The party’s over for Doogie and Partyman.
Post number 2000. Yes, yours truly is finally written his 2000th post after four years.
And what better way to celebrate by writing a Think Tank regarding the departures of biggest boobs to ever grace – or disgrace a media corporation’s executive suite outside of Laurence Tisch. I’m talking about Jeff Zucker and Ben Silverman, the disastrous duo who turned the National Broadcasting Company into a national laughingstock.
As you recall, yours truly wrote last year that the dumb duo needed to go, given NBC’s fortunes were sinking and their decisions were merely bankrupting the network.
Zucker stepped down (or was fired, depending on what website you read) on Friday, when he was told his services weren’t needed by Comcast management, whose company is buying a 51 percent share of NBC from current owner General Electric, subject to regulatory approval (which basically is all but assured.) Silverman left the network last year to work for Barry Diller’s new company, which surprisingly hasn’t imploded yet with Silverman there.
Zucker and Silverman were like a reverse Batman and Robin – screwing up and f ‘n up every step of the way. Jeff “Doogie” Zucker (thanks to Mark Jefferies for the phrase) filled the stereotypical television executive to a T: he loathed by almost everyone, from Madison Avenue to Madison Street, everywhere in between, and extending well into Hollywood.
And his partner in crime, Ben “Party All the Time” Silverman, made such absurd programming decisions, it reminded a lot of people of another Silverman – Fred Siverman – of making these same impaired moves back in the late 1970’s and early 1980’s, which were mocked by Al Franken in a Saturday Night Live skit in 1980 called “Limo For A Lame-O”. Ben and Fred aren’t related – but they might as well be. According to various Hollywood trades and gossip sites, Ben Silverman spent more time partying than running a network, earning the nickname “Limo For A Lame-O Jr.”
During their time of terror together, both Zucker and Silverman foisted revivals of Knight Rider, American Gladiators and Bionic Woman on us, the unfortunate viewing public. While these shows were favorites of Silverman when he was growing up, they were middling performers at best when they were on originally.
Of course came the most mind-scratching revival of the Zucker/Silverman era: The return of I’m A Celebrity, Get Me Out of Here, a reality show which was a hit in its native Great Britain, but bombed stateside when it aired on ABC seven years ago. With convicted Illinois Governor Rod Blagoveich’s wife participating in the show, it summed up the problems of the state and network television in general. And predictably, viewers weren’t interested.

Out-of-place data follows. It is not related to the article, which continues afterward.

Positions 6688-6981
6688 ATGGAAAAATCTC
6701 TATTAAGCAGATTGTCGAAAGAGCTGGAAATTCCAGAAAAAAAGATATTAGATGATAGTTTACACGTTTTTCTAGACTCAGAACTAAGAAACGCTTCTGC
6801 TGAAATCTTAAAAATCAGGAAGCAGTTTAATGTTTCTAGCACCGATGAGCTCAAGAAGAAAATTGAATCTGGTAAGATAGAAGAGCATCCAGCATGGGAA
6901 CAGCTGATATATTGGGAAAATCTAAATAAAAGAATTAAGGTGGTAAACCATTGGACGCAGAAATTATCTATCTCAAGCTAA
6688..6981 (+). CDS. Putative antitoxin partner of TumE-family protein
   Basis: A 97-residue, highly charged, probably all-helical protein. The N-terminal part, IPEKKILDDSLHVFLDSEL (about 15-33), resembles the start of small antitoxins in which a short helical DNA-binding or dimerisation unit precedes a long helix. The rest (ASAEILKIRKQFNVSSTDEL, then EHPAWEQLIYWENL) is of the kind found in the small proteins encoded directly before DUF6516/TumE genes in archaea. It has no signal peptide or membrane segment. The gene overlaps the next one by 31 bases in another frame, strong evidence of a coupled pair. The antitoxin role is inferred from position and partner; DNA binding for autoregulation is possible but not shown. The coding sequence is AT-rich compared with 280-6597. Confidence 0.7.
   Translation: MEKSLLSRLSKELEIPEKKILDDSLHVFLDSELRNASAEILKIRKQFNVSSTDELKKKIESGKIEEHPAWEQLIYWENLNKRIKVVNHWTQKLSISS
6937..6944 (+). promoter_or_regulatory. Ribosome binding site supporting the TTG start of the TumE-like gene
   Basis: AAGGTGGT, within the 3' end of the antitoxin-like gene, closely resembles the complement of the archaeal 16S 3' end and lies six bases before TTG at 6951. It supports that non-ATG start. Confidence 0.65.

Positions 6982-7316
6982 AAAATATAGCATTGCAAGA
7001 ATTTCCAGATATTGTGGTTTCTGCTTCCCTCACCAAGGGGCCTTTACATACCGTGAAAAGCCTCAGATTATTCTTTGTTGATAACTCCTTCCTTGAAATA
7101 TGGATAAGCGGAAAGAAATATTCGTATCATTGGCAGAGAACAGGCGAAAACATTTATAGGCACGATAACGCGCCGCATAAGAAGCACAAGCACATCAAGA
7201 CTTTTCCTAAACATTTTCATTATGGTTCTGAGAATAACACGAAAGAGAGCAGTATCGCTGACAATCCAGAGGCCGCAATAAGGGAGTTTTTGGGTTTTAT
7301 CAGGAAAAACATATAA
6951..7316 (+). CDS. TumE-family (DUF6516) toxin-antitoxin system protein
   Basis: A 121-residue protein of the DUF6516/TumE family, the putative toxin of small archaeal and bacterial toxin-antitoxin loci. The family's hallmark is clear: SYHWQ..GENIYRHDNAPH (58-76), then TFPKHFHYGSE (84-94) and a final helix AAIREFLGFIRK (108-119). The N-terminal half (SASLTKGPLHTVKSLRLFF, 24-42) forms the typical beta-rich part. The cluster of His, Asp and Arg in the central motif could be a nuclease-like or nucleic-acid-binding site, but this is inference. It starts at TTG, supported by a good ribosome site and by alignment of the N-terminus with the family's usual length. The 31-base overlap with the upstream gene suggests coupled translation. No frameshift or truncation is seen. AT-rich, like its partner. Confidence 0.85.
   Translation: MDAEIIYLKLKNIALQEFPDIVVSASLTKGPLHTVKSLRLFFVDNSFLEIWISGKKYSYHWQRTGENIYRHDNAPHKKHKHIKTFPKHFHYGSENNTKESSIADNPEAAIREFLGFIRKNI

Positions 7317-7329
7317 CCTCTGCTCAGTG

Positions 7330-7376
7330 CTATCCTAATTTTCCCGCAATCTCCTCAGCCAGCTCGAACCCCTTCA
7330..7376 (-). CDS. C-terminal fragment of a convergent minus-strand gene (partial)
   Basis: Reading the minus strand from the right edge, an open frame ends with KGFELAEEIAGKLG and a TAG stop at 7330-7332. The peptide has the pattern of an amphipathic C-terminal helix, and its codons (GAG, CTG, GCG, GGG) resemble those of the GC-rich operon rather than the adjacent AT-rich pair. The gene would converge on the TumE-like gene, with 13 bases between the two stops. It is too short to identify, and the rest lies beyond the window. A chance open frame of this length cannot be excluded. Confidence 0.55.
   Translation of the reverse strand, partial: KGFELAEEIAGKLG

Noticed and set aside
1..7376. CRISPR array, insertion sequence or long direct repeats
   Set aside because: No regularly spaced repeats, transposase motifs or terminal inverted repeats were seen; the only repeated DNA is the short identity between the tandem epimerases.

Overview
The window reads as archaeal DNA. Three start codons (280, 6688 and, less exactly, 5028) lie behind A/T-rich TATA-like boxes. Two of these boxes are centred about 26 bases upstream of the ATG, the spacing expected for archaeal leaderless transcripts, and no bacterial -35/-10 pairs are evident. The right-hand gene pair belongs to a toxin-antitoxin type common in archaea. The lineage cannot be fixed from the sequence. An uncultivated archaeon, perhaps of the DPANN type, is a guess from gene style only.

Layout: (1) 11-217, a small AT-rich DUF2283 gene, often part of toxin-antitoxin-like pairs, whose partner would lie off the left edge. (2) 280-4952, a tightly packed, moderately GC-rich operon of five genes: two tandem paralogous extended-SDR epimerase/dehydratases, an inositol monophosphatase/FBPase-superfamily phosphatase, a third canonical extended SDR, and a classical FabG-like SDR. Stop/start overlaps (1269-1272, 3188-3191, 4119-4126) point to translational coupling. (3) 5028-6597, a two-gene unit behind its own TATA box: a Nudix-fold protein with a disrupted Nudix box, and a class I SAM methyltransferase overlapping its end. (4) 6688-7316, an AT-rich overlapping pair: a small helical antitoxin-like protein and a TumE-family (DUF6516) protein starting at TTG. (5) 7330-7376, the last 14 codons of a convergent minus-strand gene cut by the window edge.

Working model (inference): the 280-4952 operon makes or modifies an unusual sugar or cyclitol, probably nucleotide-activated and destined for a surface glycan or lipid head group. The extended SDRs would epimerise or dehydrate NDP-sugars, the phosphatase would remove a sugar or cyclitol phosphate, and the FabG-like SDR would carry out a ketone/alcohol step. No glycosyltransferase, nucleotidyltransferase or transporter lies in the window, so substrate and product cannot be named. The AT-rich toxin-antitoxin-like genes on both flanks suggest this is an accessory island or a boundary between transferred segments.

But the biggest stigma attached to Zucker’s tenure came when NBC announced in May 2009 that the network was stripping The Jay Leno Show in primetime, five nights a week. While NBC thought the program’s ratings performance would be judged like a weekday syndicated strip, it didn’t turn out that way – ratings were completely awful and Leno was back as host of The Tonight Show in March.
But that too came with some controversy, and it cost Conan O’Brien’s job at the network. O’Brien was named host of The Tonight Show in 2004 and would take over for a retiring Leno in 2009, in order to avoid the mess created when NBC gave the job to Leno over David Letterman in 1992, enabling the Late Night host to jump to CBS a year later. But NBC didn’t count on Leno changing his mind. So Zucker gave Leno the nightly 9 p.m. Central slot, angering many Hollywood producers and writers who lost an opportunity to develop hit shows in the time period (full disclosure: yours truly initially backed this plan. Oops.)
NBC became the butt of jokes and the object of scorn of the industry. Zucker stood there and basically defended the network in the whole crazy mess.
But now with both Zucker and Silverman gone, NBC now has a chance to rebuild their brand, which was tarnished by these two idiots. NBC’s new fall state is the strongest it has been in years, thanks to new NBC Entertainemnt Chief Jeff Gaspin (aside from Outlaw, which has to be the dumbest premise for a show in a long time.) New shows from Jerry Bruckheimer and J.J Abrahms have brought back back quality programming to the network – though to be sure, The Apprentice is still around – though not for long and The Marriage Ref and Minute to Win It are both waiting in the wings to annoy us for midseason – but at least we no longer have to sit through moronic programming like Celebrity Circus, Emeril, or Howie Do It.
And with ABC’s fall schedule not particularly impressive (despite the presence of Modern Family and Dancing With The Stars), NBC should be able to take advantage, with The Event off to a good start, The Biggest Loser being solid on Tuesdays, and Thursday night’s comedy block still performing respectively well.
It may be a stretch to say NBC could take third place from ABC this season (thank you, Dancing), but the peacock network has nothing but better days ahead.
Now if we can only get rid of Sam Zell and Randy Michaels from the executive suites of the Tribune Tower. And from the looks of things, their clock is ticking and they will likely be the next to go.